-1
$\begingroup$

Transforming an audio signal to Mel Frequency Cepstral Coefficients is broadly used in tasks involving learning on audio. I was wondering, is this transform invertible with some good approximability properties? Are there methods to reconstruct an audio signal from its Mel Frequency Cepstral Coefficients?

$\endgroup$
0
$\begingroup$

Well, if the goal is to learn that some recording was similar to some reference, e.g. that the recording sound like the word "waffle", then yes, there's a way to reconstruct things, and that would be speech synthesis of "waffle", for example.

That's not a great example, but it's meant to illustrate one thing:

If your reduced version of the original signal, i.e. your feature vector (MFCCs in your case) is good enough to tell different things apart, and you can restrict the content of the signal to things that are actually well-represented by that feature set (e.g. you say "only voice, not music"), then yes, you can basically use closest-matches from a reference signal database.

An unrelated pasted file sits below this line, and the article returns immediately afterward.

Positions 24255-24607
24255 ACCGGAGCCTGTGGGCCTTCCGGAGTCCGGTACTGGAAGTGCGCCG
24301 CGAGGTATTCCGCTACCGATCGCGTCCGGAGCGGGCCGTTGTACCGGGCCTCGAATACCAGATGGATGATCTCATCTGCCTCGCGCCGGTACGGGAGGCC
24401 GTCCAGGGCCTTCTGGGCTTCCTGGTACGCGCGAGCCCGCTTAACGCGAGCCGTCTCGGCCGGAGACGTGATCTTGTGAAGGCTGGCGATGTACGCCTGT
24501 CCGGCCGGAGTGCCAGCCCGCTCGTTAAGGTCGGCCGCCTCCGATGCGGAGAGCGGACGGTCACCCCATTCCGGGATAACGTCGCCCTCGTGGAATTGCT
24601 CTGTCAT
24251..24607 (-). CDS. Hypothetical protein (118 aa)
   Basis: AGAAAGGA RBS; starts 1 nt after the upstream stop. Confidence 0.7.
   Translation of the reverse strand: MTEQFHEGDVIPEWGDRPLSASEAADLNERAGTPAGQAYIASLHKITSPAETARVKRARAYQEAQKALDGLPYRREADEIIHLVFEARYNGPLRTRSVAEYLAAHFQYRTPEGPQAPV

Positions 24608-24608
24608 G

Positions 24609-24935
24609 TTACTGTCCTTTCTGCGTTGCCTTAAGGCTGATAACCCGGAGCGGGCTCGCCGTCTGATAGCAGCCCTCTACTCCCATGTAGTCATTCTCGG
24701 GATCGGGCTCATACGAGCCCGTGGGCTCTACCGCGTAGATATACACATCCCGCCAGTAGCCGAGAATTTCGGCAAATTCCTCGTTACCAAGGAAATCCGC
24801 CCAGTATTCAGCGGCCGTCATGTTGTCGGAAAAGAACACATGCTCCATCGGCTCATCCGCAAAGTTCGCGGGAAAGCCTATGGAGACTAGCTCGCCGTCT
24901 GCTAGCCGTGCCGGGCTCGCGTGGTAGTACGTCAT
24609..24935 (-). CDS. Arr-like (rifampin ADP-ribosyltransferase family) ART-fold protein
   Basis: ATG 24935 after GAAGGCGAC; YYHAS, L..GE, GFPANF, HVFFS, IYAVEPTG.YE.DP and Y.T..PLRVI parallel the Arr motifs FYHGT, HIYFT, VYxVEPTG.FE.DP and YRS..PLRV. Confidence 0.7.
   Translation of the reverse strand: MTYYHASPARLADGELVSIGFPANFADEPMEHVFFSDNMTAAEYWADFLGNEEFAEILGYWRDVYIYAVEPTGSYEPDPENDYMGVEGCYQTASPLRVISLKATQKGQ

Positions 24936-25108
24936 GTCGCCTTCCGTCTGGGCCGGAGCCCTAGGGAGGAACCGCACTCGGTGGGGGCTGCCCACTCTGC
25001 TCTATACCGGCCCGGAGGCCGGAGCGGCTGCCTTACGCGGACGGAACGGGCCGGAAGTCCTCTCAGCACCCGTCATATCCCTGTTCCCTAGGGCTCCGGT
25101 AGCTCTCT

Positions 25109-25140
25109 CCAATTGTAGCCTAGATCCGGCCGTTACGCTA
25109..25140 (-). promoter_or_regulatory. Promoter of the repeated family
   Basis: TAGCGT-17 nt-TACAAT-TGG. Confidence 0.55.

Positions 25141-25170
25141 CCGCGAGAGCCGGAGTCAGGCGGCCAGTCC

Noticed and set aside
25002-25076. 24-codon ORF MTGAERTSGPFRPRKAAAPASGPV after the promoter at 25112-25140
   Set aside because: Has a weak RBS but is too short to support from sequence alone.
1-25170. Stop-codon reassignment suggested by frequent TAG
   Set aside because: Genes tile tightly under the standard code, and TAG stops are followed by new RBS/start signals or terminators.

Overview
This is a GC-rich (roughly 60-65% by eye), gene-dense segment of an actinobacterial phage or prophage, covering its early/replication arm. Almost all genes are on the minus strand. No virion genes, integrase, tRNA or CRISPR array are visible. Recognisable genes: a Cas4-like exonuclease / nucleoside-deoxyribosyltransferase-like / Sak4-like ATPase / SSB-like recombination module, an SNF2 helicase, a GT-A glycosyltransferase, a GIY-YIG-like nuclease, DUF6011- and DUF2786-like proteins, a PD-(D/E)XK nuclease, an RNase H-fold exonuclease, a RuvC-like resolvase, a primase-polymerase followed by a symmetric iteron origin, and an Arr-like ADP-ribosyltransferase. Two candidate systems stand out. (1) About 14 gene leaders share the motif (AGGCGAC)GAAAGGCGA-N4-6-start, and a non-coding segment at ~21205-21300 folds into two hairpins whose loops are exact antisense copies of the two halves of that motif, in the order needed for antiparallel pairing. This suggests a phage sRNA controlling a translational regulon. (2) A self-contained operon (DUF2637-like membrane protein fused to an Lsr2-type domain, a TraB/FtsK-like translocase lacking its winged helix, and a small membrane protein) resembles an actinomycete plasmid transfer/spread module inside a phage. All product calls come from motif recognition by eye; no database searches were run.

$\endgroup$

Your Answer

By clicking “Post Your Answer”, you agree to our terms of service, privacy policy and cookie policy

Not the answer you're looking for? Browse other questions tagged or ask your own question.